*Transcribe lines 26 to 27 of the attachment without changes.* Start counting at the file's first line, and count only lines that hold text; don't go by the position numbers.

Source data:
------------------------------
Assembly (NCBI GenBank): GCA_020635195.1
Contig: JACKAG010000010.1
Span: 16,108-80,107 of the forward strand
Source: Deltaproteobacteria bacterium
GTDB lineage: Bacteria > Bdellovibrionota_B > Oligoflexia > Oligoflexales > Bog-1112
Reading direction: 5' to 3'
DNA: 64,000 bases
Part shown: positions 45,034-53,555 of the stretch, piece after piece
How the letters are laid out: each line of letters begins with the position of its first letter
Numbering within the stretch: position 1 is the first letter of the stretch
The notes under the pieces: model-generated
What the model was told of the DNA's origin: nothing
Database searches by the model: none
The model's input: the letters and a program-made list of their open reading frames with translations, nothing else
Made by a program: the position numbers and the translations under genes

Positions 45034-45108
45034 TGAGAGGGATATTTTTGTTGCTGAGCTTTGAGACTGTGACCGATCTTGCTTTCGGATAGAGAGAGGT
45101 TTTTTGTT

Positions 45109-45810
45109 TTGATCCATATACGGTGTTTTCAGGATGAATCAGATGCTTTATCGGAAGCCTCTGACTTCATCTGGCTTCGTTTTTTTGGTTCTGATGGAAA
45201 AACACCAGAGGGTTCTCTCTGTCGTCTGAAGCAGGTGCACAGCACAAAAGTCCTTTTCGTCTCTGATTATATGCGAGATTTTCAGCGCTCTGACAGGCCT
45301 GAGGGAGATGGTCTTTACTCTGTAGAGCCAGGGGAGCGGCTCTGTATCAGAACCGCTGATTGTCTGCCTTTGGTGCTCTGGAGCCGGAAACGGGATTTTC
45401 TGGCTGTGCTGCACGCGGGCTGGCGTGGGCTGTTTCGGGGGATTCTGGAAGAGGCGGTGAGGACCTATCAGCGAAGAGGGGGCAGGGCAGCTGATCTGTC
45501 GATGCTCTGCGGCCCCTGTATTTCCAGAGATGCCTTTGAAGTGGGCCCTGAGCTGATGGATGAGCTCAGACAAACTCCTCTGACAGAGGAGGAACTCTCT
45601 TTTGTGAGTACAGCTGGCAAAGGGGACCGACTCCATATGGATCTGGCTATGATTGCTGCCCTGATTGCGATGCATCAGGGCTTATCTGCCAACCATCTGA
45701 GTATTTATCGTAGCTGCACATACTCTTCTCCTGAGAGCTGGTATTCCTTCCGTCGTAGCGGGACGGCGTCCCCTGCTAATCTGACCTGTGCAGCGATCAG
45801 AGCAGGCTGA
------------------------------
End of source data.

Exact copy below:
45701 GTATTTATCGTAGCTGCACATACTCTTCTCCTGAGAGCTGGTATTCCTTCCGTCGTAGCGGGACGGCGTCCCCTGCTAATCTGACCTGTGCAGCGATCAG
45801 AGCAGGCTGA